Torn Meniscus - Symptoms

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What are symptoms and signs of a torn meniscus?

Some people with a torn meniscus know exactly when they hurt their knee. There may be acute onset of pain and the patient may actually hear or feel a pop in their knee. As with any injury, there is an inflammatory response, including pain and swelling. The swelling within the knee joint from a torn meniscus usually takes a few hours to develop. Depending upon the amount of pain and fluid accumulation, the knee may become difficult to move. When fluid accumulates, it may be difficult and painful to fully extend or straighten the knee.

In some situations, the amount of swelling may not necessarily be enough to notice. Sometimes, the patient isn't aware of the initial injury but starts complaining of symptoms that develop later.

After the injury, the knee joint irritation may gradually settle down and feel relatively normal as the initial inflammatory response resolves. However, other symptoms may develop over time, including any or all of the following:

  • Pain with running or walking longer distances
  • Intermittent swelling of the knee joint: Many times, the knee with a torn meniscus feels "tight."
  • Popping, especially when climbing up or down stairs
  • Giving way or buckling (the sensation that the knee is unstable and a sense that the knee will give way): Less commonly, the knee actually will give way and cause the patient to fall.
  • Locking (a mechanical block where the knee cannot be fully extended or straightened): This occurs when a piece of torn meniscus folds on itself and blocks full range of motion of the knee joint. The knee gets "stuck," usually flexed between 15 and 30 degrees and cannot bend or straighten from that position.

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Comment from: Lilspark, 35-44 Female (Patient) Published: July 10

I was squatting down to take laundry out of the washer when something snapped in my knee, it knocked me flat out on my back and everything went black for what felt like just under a minute. I remember screaming in pain when I felt the snap. It took almost an hour for the pain to go down to be able to walk with it. The next day it felt shaky and then over the next several days I started to get sharp pain, aches, giving out of my leg etc. I went for an x-ray and nothing showed up. I also had an ultrasound and am awaiting the results. The physiotherapist did several tests and has diagnosed torn meniscus and possible torn MCL (medial collateral ligament). I'm working on conservative treatment 3 times a week until I can get an MRI which could be months.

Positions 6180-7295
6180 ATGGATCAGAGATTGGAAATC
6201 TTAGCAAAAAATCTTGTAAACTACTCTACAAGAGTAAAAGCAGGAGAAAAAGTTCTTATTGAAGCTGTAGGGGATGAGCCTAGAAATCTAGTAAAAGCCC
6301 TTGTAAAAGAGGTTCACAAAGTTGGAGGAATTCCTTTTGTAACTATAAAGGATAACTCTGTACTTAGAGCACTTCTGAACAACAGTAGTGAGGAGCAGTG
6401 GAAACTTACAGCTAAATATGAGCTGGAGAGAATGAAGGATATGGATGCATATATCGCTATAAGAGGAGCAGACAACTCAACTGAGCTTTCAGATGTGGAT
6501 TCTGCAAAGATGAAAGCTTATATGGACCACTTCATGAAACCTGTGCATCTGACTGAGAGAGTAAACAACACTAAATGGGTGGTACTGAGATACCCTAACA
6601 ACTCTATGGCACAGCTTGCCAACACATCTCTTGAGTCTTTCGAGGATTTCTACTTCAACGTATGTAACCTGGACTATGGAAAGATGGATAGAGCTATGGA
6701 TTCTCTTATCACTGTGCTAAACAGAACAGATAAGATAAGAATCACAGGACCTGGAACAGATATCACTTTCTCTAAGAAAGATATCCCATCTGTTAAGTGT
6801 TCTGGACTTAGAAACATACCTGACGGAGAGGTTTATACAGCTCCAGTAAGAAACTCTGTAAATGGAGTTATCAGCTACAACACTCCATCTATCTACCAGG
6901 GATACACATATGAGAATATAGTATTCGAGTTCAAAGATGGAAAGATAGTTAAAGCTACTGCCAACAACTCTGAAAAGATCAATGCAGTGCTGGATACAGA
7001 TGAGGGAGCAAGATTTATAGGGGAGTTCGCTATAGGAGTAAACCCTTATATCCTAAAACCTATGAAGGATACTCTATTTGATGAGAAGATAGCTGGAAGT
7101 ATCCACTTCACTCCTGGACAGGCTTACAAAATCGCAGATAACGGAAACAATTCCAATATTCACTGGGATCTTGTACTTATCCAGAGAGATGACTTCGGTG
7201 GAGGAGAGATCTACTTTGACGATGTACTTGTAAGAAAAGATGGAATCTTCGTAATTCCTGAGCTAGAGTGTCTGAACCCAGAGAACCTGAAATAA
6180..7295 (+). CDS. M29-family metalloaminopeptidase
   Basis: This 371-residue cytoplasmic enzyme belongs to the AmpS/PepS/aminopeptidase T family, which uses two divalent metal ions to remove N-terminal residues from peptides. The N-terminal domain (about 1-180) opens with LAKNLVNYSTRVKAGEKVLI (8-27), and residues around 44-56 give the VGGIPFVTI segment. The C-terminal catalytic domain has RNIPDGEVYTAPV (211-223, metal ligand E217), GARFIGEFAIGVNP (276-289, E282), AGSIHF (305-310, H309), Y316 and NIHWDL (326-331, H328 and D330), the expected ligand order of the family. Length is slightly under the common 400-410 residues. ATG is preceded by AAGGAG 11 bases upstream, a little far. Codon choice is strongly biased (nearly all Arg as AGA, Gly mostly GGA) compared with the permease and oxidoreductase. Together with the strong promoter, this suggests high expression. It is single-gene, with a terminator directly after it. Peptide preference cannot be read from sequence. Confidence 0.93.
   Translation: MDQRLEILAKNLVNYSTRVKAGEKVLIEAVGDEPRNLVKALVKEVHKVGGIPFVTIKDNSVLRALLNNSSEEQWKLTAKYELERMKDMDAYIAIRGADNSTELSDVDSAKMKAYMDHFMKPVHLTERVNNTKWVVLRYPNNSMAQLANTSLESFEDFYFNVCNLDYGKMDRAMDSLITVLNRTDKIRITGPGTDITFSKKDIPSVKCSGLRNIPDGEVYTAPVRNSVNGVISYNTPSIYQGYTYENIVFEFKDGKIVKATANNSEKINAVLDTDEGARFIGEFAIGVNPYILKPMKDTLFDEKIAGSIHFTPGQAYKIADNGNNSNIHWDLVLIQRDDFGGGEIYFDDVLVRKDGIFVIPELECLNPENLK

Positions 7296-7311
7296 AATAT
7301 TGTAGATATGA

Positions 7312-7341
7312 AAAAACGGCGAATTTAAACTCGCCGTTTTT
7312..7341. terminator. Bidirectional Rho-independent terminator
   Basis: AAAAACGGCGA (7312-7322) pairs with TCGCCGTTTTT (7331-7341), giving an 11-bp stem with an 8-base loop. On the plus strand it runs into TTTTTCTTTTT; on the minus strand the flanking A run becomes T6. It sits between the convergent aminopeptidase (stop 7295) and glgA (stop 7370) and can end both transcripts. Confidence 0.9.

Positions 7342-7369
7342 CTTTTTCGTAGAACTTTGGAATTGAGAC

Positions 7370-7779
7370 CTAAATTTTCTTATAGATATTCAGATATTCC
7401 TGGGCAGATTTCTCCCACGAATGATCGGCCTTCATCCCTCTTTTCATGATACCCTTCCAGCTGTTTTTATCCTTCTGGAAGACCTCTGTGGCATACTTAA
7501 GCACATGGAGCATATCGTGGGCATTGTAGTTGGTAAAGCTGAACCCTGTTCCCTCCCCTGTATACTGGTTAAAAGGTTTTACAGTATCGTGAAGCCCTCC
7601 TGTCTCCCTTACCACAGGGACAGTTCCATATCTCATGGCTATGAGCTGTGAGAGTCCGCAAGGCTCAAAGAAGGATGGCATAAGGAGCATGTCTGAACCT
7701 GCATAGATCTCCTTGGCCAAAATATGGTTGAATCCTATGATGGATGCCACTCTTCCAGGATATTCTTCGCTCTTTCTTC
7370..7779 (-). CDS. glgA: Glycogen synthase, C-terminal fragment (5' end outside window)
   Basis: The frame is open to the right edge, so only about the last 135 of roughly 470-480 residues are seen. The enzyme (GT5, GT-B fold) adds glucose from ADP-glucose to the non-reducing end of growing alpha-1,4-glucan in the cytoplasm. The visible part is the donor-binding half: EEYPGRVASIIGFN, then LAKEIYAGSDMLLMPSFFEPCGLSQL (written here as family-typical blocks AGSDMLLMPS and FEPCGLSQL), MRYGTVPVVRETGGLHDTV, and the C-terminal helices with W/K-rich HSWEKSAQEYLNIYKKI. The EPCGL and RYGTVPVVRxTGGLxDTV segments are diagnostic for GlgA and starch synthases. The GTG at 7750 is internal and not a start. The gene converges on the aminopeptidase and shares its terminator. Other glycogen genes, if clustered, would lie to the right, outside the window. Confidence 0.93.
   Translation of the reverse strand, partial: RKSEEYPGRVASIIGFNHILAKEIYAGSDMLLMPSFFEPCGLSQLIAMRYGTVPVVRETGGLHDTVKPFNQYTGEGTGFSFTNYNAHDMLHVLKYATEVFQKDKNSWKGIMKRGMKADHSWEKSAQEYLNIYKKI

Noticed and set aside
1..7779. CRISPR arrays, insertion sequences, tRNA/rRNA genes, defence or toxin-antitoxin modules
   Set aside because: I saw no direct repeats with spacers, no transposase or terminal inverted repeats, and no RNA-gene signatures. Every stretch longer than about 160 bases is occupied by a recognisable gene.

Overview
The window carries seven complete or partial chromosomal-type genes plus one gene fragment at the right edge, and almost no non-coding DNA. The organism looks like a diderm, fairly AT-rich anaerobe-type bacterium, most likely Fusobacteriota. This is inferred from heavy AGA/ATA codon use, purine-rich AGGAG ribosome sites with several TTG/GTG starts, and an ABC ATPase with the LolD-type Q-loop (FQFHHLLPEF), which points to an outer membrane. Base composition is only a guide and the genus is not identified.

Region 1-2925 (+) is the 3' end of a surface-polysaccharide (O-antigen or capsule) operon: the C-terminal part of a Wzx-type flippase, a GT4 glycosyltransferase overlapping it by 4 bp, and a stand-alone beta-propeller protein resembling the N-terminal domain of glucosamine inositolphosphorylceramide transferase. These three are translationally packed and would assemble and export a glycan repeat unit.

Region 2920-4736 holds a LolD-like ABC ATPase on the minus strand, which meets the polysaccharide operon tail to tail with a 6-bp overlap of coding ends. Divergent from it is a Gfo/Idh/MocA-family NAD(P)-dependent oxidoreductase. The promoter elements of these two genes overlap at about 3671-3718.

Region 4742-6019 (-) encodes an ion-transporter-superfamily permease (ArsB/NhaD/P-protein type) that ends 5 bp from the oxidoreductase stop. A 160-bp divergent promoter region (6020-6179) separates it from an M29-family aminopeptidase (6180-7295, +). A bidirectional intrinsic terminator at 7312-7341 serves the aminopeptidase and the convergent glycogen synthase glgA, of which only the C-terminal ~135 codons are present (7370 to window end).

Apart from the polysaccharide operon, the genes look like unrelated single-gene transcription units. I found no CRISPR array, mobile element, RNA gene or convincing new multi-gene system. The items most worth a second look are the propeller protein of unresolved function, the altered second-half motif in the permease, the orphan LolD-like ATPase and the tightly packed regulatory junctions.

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Comment from: Cathy, 35-44 Female (Patient) Published: October 02

It all started with a sore throat that didn't go away over a few days. Then I had a swollen gland on the left side of my neck. Left ear felt strange, but no pain. I saw the doctor and we both thought it was an ear infection. I went home with antibiotics. Next day I had fever with chills and was throwing up (nausea). This lasted two days. I knew something was really wrong when I had trouble walking the next morning. I walked like I was highly intoxicated but I didn't have anything to drink. It is called vertigo. I went back to my doctor with the aid of my neighbor and the nurse. He looked in my ear and saw the sores and rash. Perplexed (he's a PA, physician's assistant), he brought in the regular doctor. He tested me for nerve damage, looked at my ear and said I have shingles, and to go to the emergency room at the local hospital. They gave me mega doses of anti-viral medicines for three days and two nights. An MRI showed that it wasn't in my brain or my eye. It is called Ramsay Hunt syndrome. I still have a slight vertigo but I am in physical therapy for that. I got a hefty hospital bill. Three months later and my ear still itches. Massive rash and sores never developed. Thank you doctors and nurses.

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